Tuesday, 26 May 2015

Thirty One Nil - Interview with James Montague

Following on from my review of Thirty One Nil last year, I was pleased to be afforded the chance to interview the author James Montague (@JamesPiotr) with the paperback release of the book by Bloomsbury Sport.

- What is the appeal of travelling to watch football around the world?

Doesn't everyone want to do that?! For me, the highest form of the game was international football. From a young age, before the internet, it was a window on the world. I vividly remember my Panini sticker album from Mexico 86 and it was glorious. The Iraq team! They all had these tremendous moustaches. So I grew up fascinated by the rest of the world and was lucky enough to get a job in the Middle East in my mid 20s, and started going to local games.It all started from that.

- Do you see it as an alternative or escape from the mainstream of Sky Sports coverage?
I can't stand what's happening to the game. The Sky-ification of football. It's an idiotic gentrification that is stripping football of its identity and will, eventually, kill the goose that laid the golden egg. You don't have to travel far to find the game's true soul, but for me travelling to different countries, understanding them through football, shows me that the game as we all remember it, the game we fell in love with, is still out there. It's messier sometimes, and fucked up, but who wants everything to be perfect? 

- What was your total mileage?
Christ knows. But if I wanted to offset my carbon usage I'd have to replant a forest the size of East Anglia.

- Were you afraid of anywhere you did travel to?
Yeah, there were times when I was properly scared. Egypt post revolution. When it was all falling apart. I remember being in Port Said, after the announcement that 20 people were being sentenced to death for their role in 72 Al Ahly fans killed at a  match in the city. Protests broke out there, dozens were shot dead, a curfew had been put on the city. I managed to get in just before the curfew started. It was chaos and terrifying. It seemed so far removed from football, but you have to follow a story all the way. Or you've failed.

- Would you visit these places if there was not a football match taking place (I have the same belief with cricket, would I travel to the sub-continent if a test match was not happening)?
Luckily, we live in a world where a football match is taking place in every country on earth every day. So there is nowhere I could possibly go where a football match isn't going on. Expect perhaps Antarctica.  

- Do you feel the minnows are closing the gap on the world powers, will the extra teams in Euro 2016 close it further?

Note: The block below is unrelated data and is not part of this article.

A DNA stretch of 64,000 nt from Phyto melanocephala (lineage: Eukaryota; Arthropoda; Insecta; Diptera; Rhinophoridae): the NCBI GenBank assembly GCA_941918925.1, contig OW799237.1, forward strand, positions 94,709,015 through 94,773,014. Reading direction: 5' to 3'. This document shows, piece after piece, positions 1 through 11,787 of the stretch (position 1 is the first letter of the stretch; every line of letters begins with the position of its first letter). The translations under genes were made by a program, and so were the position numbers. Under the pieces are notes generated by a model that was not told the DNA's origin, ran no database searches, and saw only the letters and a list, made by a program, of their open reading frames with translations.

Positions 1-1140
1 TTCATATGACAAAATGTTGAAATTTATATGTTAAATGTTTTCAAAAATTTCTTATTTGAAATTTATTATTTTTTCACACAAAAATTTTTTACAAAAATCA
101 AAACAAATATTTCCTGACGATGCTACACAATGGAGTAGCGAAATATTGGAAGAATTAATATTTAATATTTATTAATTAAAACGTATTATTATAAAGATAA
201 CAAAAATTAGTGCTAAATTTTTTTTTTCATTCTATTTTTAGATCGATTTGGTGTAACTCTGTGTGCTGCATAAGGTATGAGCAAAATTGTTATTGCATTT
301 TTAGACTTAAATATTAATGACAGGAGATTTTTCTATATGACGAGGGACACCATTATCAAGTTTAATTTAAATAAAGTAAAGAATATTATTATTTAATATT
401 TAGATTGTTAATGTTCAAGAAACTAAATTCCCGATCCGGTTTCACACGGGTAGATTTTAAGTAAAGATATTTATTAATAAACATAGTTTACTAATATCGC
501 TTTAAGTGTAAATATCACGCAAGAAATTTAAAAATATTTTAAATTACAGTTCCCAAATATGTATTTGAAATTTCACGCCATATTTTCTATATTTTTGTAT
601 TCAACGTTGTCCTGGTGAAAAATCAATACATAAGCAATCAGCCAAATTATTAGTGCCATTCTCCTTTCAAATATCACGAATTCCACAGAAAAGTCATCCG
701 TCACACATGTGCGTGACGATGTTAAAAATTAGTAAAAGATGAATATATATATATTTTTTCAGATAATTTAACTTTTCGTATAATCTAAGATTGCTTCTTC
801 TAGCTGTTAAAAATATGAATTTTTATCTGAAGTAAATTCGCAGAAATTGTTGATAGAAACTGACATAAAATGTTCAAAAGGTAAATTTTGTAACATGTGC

Yeah. There was a lot of criticism of the expansion, but it has proved to be a genius move. Sport lives or dies on competitive balance so what was seen as a weakening of the tournament has motivated teams to up their games. Every game counts now because every team believes they have a chance. Hope is important. Look at Armenia, Albania, San Marino even. Everyone benefits from this system.  

- Why are smaller nations getting better?
Hope is a big factor. But football is getting smaller. You can watch any game in the world at any time online. Football across the world is becoming increasingly professionalised. That will improve hugely in the next 20 years. But the main reason some countries are making huge strides is money. Iceland is a case in point. They narrowly missed out on being the smallest nation to ever qualify for the World Cup. It would be a record that would never have been broken. They invested heavily on indoor halls, for their harsh winter, and in training up coaches. They are lucky. They are one of the richest nations on earth so can afford it. But it shows what resources can achieve.  

- What are your thoughts on Russia and Qatar hosting the World Cup?

There has been so little scrutiny of Russia's World Cup. There is a very strong case that it should be moved elsewhere given Putin's actions in Ukraine. Qatar is little trickier. I was pleased the Middle East won the chance to host it. it is an important region that loves football. And having lived in the Gulf i wasn't at all surprised they won. Qatar and the UAE have been perusing these mega events for years. What is clear is that there is some very important scrutiny of Qatar including the kafala system. I started visiting worker camps when I lived in Dubai, in 2005. The treatment of humans in them is a disgrace. And the UAE has zero interest in reforming it. Qatar on the other hand has been forced to confront it. It is a far more reform minded place than the UAE or Saudi Arabia. So for that reason alone I hope they don't lose it. Kafalla is one of the world's great evils and if the World Cup can in any way help bring about its timely demise then I can live with a winter World Cup in 2022.

- What are you working on currently?
I'm typing this out in an Irish pub in Macedonia, covering the protests out here. I've moved to Belgrade and working on my next book, about money in football. But first I've got to get out of this god damn pub. They've had the same CD on for four hours now and if I have to here that Ke$ha song again I might kill someone.